Steve Charles, MD, FACS, FICS
In addition to being an innovator in vitreoretinal surgery, Dr. Charles is the founder of MicroDexterity Systems, a company that develops robots for dexterity enhancement for minimally invasive knee and hip replacement, spine surgery, and skull base neurosurgery, and a cofounder, systems engineer, investor, stockholder, and chairman of CamPlex, a company developing advanced visualization technology for microinvasive spine surgery, neurosurgery, and transoral approaches to head and neck cancer. He is also an airline transport pilot and multiengine instrument–rated pilot with type ratings in Citation 500, 560, 650, Falcon 50, and Sabre 65 jets. In this interview, Dr. Charles reminisces about the people who influenced him early in life, and he explains why weightlifting should be a part of everyone’s routine.
Interviewed by Karen Roman, Retina Today Editor-in-Chief
Nominated by the Chief Medical Editor and Associate Medical Editor of Retina Today
BMC: You attended medical school after attending engineering school. What drew you to ophthalmology?
Steve Charles, MD, FACS, FICS: I knew I wanted to be an engineer, and I never wavered from that. I pursued engineering all through medical school, internship, residency, fellowship, and throughout my career. I’ve never stepped back from engineering. I chose not to be a biomedical engineer because biomedical engineers are not designers; they work in the laboratory to support things like how bones break or how knee joints wear out, but they’re not design guys. Companies like GE Medical Systems, Medtronic, and Alcon don’t hire biomedical engineers to do design; they hire mechanical engineers and electrical engineers. I studied mechanical engineering, electrical engineering, and, more recently, photonics and optics.
I got the idea to go to medical school from simply looking at a catalog for the University of Oklahoma. So I went to medical school to find ways to apply my engineering skills and my knowledge to help lessen human suffering. Performing a high volume of complex surgeries teaches me what problems need to be solved.
When I was a freshman medical student, Edward W.D. Norton, MD, took me under his wing and gave me an indirect ophthalmoscope. Early in my sophomore year, he accepted me into residency without my even applying. So here’s a past president of the Retina Society, a past president of the American Academy of Ophthalmology, and founder of the Bascom Palmer Eye Institute, who mentored me without ever being formal about it, but just being encouraging.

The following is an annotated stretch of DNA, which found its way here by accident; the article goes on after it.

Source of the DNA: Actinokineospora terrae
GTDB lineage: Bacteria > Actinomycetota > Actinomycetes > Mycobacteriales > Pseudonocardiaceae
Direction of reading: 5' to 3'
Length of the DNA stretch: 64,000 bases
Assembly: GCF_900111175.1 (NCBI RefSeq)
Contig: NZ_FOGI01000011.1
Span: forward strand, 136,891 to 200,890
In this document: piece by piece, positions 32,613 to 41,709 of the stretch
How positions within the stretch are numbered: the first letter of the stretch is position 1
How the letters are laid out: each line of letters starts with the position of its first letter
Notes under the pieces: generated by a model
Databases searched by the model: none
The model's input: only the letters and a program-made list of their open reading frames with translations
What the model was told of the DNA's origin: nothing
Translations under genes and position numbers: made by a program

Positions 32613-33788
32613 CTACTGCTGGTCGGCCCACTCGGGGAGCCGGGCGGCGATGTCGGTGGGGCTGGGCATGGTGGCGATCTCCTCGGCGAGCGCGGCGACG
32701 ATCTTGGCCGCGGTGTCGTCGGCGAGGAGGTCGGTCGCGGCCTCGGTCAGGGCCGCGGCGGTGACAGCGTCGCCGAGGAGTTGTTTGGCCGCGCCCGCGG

In those days there were no selfies, no group board pictures, no ceremonies, you just did your training and you left. The last day I was there, after 8 years—this is a wonderful story—I was walking out the door with my stuff and Dr. Norton was walking in to go to work. I stopped him and asked, “Dr. Norton, what can I ever do to repay you for all you have done for me and for the others who trained here, and of course for the patients?” He tapped me on the shoulder with this sort of almost push, and he said, “Teach.” Then he turned and walked away. How cool is that?
BMC: Who were your role models growing up?
Charles: A mechanical engineer, a surgeon, and a college professor were the three most important people in my life. My maternal grandfather, Harry Johnson, was a hard-working mechanical engineer who received an award in World War II for designing the diesel generator sets that were used at Iwo Jima and Normandy Beach for field hospitals, field kitchens, and the like. He didn’t build technology to kill people, he built technology to save people. As a little kid, I wanted to be an engineer who designed things, just like him.
My godfather, John D. Charles, MD, who was my dad’s oldest brother, was a world-class cancer surgeon. He was president of the American Society of Colon and Rectal Surgeons. If you were the President of the United States and you had colon cancer, you’d go see my uncle. I was his favorite of the nieces and nephews because I chose medicine. What I learned from him, both on the podium and in person, was his incredible focus on what’s best for the patient; on being dignified, polite, and pleasant to everybody; and how to be a true gentleman. He’s the kind of guy who could never have yelled at a nurse or a scrub tech in the OR or walked around acting like a big-shot doctor.